Danish state broadcaster increasingly coming under financial pressure

The TV licence could soon be a thing of the past if Danske Folkeparti has its way

Recently, there have been a spate of stories regarding perceived profligacy with public money on the part of the Danish state broadcasting corporation, Danmarks Radio.

The latest of these was the revelation of the appointment of a ‘diversity consultant’ with a salary of 2.1 million kroner per year. And who could forget the 70,000 it shelled out to transport a horse belonging to an employee’s wife.

Scrap it altogether
In the wake of these, Danske Folkeparti (DF) has come up with a suggestion to scrap the licence altogether.

DF’s chairmain, Kristian Thulesen Dahl, would like to see the money levied through taxes instead.

“The licence is a sort of tax paid by every Dane, regardless of their income. It would therefore be much fairer to levy this through the communal taxation system and move this expense onto the budget,” Thulesen Dahl told Berlingske.

DR too dominant a player
Thulesen Dahl would also like to shave 25 percent off DR’s budget – a saving that would amount to around 900 million kroner.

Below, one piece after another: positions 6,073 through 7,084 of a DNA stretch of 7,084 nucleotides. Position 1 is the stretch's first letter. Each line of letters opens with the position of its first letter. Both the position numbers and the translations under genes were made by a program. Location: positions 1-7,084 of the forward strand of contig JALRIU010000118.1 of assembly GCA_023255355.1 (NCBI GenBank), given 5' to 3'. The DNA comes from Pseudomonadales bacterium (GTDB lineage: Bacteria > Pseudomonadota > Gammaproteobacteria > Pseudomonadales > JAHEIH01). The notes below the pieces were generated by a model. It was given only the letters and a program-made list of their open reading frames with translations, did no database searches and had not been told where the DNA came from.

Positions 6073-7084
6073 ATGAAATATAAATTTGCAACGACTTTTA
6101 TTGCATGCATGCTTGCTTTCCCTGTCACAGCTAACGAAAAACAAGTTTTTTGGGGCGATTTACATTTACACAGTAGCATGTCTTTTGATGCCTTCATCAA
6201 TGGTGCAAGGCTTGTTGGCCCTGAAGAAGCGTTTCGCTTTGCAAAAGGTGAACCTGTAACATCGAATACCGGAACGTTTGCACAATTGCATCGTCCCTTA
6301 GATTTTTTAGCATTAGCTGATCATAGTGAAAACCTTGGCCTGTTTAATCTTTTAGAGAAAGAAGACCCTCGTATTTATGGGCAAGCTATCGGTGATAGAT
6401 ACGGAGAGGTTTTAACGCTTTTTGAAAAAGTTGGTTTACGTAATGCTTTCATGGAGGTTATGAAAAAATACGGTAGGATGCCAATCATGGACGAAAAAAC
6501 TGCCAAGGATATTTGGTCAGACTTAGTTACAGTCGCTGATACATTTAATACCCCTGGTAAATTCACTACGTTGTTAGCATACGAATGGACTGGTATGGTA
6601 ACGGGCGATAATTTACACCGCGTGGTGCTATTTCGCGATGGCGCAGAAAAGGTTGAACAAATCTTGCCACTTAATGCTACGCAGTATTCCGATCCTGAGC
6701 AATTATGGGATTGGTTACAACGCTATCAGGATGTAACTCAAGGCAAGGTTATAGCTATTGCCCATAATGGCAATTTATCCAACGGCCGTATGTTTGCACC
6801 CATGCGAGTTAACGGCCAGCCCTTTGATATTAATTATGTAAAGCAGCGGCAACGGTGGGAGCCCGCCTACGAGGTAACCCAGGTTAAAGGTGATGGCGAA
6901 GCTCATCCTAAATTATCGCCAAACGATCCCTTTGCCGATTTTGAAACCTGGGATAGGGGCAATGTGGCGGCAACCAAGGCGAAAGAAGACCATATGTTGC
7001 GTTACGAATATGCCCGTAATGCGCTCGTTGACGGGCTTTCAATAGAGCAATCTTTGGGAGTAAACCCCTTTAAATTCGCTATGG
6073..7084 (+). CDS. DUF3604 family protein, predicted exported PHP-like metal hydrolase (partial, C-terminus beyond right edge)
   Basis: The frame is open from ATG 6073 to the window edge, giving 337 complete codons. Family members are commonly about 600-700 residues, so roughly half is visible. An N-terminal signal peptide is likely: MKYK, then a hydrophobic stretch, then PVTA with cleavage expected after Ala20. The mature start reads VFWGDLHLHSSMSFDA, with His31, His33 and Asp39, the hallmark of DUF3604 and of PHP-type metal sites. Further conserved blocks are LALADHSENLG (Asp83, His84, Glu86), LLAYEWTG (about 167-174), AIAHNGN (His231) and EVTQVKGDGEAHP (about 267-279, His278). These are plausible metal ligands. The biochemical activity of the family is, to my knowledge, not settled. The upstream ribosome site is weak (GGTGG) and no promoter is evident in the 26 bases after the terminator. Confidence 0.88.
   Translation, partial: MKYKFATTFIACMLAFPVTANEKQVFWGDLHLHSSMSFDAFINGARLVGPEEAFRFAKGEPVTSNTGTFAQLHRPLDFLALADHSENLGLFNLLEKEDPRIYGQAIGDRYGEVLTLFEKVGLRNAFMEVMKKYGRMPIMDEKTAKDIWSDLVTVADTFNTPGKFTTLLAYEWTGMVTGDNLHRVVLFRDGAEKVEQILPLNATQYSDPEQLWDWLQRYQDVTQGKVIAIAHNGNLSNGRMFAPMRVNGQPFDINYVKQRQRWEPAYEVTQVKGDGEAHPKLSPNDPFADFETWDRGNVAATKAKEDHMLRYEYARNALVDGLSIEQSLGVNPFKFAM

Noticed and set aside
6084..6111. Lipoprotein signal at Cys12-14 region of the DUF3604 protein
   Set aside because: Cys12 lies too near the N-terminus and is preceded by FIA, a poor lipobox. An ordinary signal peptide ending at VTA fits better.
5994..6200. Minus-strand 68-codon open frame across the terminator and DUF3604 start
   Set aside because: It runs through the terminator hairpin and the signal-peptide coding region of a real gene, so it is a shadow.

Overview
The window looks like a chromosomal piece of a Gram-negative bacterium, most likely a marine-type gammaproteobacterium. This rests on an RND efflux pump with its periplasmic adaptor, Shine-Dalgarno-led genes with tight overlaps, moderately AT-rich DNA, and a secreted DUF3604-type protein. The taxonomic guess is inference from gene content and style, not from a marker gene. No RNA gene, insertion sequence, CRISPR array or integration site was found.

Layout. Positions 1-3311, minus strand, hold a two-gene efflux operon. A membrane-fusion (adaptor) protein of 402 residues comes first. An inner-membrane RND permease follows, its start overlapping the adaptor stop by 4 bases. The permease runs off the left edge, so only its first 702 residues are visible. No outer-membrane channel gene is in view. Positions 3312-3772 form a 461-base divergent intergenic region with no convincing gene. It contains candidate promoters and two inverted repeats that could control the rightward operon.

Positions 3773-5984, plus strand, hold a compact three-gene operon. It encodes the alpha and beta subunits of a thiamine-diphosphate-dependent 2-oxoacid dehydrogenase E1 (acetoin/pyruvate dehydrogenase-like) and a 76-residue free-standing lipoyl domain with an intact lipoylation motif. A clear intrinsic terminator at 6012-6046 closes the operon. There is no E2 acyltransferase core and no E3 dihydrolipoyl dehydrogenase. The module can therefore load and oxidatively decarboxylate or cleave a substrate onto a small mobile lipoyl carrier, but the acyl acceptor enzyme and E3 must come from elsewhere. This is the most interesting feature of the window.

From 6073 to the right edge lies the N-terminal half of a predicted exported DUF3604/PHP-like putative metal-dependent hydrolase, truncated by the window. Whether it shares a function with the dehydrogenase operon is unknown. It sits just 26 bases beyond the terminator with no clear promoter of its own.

READ ALSO: Bad news for DR and public service broadcasting?

The party feels the national broadcaster has become too dominant in the media market: “It’s important for us to have diversity in the media, with competition and a number of different players offering services to the public.”

Venstre is also open to the idea – as long as the individual does not end up paying more than they do today.

Konservative, however, would prefer a differentiated licence system in which, for example, students would pay a smaller amount. Their cultural affairs spokesperson, Naser Khader, is afraid that if the cost is moved over to the budget, public service broadcasting could suffer.

Keeping an open mind
Socialdemokratiet is also open to suggestions that could involve cutting the funding to DR.

“We’re open-minded when it comes to a discussion on the future financing of public service,” said the party’s media spokesperson, Mogens Jensen,

“We’re also ready to discuss the economic framework for DR and the other players receiving licence funding.”

The state spends 4.4 billion kroner every year on its public service. At present, DR receives by far the lion’s share, getting around 3.6 billion kroner annually, while commercial channel TV2 gets about 0.5 billion – principally to spend on its regional broadcasting.